Color is the subject of Franz Kline's magnificent “Red Painting, 1961," one of the artist's last works. Although Kline (1910 – 1962) is more famous for his stark black and white paintings, he also painted works like this one that reveled in color. The stark black, powerfully contrasting red, and thick, energetic brushstrokes create a taut, bold statement. Red can be a difficult color to use, but Kline was clearly up to the challenge. “Red Painting” is displayed in the permanent collection of the Whitney Museum of American Art.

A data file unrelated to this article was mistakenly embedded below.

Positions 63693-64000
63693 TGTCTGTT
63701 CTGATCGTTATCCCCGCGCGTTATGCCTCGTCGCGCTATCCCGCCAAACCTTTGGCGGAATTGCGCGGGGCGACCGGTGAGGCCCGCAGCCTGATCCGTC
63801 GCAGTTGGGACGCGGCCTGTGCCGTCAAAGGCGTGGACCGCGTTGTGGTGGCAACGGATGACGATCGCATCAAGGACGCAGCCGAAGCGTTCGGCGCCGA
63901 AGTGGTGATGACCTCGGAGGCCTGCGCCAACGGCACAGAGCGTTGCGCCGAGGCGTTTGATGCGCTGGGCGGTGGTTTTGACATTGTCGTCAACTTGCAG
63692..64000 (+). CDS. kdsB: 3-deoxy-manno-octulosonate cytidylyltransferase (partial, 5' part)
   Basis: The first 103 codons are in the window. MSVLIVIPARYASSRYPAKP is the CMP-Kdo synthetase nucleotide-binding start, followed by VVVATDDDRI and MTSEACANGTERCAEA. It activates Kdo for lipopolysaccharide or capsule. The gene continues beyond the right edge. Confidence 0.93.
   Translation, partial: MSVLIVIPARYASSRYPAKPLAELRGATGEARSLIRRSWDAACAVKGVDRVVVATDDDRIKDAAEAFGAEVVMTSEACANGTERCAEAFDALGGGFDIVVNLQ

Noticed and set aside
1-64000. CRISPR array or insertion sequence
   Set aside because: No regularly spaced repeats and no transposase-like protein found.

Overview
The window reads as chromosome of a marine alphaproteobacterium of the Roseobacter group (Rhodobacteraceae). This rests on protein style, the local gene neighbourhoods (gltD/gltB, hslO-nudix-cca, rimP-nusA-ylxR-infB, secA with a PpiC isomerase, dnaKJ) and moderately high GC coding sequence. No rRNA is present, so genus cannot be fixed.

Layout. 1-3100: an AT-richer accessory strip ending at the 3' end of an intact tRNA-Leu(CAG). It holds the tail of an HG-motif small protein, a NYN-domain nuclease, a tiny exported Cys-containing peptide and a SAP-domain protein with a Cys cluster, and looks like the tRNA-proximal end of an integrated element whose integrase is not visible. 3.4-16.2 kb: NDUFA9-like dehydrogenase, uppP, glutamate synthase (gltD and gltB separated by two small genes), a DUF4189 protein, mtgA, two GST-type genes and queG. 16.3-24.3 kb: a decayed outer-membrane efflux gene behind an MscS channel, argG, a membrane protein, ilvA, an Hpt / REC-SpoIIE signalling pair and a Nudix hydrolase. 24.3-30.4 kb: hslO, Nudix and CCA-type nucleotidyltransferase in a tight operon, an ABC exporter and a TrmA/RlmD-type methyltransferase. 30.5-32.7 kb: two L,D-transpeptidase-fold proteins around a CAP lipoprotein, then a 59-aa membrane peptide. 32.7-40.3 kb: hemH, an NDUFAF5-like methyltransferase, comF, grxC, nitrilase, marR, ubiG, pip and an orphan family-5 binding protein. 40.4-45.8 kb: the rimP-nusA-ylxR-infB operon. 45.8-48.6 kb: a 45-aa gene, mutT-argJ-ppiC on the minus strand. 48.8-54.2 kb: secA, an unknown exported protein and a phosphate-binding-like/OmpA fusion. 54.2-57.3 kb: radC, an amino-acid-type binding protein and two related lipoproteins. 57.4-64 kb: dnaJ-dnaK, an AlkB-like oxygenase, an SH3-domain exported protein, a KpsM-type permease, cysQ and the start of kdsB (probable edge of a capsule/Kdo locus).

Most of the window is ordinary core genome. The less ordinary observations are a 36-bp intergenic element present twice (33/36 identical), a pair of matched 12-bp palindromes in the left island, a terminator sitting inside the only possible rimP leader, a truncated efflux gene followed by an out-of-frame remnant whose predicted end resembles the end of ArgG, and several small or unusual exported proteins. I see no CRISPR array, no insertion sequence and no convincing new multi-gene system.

Though lacking in color, Franz Kline’s powerful black and white paintings make up for it in power. An Abstract Expressionist, Kline (1910 – 1962), originally painted images of the coal-mining region in Pennsylvania where he was born, but later began using housepainters' brushes to create explosive black slashes on white backgrounds. He first became interested in abstract representation when fellow artist Willem de Kooning projected one of Kline’s sketches on a wall, focusing on the strength of the lines instead of the subject of the painting. Kline profoundly influenced the second generation of Abstract Expressionists, and his works are extraordinary achievements of American postwar painting.